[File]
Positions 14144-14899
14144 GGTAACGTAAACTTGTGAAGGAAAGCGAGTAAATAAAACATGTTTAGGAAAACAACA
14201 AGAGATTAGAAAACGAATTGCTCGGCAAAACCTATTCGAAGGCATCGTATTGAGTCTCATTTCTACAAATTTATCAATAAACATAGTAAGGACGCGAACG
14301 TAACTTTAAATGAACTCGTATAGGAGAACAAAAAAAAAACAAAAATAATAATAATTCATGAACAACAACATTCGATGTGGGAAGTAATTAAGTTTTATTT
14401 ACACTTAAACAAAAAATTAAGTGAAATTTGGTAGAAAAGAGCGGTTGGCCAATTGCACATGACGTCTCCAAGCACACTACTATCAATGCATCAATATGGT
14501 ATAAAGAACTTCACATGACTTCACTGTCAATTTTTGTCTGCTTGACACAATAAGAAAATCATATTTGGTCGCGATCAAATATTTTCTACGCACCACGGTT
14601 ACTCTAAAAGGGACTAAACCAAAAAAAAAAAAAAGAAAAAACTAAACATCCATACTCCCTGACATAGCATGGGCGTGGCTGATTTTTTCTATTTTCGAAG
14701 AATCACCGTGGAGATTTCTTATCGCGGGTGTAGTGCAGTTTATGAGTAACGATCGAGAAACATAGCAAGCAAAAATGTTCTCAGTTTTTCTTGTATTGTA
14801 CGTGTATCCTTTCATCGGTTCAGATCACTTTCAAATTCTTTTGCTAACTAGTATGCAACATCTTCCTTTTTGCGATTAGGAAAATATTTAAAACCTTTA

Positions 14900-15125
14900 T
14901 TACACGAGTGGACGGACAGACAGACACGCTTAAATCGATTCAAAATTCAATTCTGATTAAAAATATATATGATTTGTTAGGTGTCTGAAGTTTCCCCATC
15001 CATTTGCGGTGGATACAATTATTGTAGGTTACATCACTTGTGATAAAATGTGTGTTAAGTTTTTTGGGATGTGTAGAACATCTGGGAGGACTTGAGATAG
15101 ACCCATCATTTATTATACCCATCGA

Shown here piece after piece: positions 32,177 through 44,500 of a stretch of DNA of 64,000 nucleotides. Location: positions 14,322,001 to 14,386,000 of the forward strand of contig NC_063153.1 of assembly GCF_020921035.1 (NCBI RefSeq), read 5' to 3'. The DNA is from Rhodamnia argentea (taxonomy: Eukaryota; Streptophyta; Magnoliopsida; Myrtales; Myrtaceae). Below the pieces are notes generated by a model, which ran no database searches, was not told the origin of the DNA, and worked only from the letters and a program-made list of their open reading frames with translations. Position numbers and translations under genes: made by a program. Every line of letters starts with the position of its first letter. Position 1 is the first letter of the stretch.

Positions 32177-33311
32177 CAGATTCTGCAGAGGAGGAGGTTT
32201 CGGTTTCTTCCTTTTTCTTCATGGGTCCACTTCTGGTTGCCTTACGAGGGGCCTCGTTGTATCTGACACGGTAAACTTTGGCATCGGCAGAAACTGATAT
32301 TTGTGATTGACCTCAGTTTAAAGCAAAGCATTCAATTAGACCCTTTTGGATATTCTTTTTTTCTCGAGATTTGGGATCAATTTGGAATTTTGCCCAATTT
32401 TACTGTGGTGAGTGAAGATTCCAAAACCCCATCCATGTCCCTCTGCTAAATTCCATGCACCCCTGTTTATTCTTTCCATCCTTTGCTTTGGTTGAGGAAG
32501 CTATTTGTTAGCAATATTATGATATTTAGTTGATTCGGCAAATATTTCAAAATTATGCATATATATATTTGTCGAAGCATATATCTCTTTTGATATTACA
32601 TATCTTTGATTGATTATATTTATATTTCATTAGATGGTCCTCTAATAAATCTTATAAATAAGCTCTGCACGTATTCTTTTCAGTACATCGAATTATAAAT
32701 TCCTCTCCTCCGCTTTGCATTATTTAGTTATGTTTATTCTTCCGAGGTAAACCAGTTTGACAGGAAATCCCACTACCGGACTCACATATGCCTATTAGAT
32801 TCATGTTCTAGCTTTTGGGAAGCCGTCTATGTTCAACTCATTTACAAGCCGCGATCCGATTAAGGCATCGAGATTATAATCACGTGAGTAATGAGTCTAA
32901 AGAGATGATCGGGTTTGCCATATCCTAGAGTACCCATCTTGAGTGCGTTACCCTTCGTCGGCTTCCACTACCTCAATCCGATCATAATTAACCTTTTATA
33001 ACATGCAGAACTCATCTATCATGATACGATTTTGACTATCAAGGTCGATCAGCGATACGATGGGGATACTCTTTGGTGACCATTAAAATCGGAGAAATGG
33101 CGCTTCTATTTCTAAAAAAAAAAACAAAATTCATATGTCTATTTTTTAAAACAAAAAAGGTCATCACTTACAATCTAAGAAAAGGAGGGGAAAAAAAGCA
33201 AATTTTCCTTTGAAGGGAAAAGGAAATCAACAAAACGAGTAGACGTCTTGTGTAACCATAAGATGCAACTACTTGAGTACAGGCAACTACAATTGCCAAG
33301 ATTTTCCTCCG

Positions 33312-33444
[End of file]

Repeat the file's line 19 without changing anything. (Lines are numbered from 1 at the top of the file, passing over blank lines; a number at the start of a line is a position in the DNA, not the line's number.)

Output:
32301 TTGTGATTGACCTCAGTTTAAAGCAAAGCATTCAATTAGACCCTTTTGGATATTCTTTTTTTCTCGAGATTTGGGATCAATTTGGAATTTTGCCCAATTT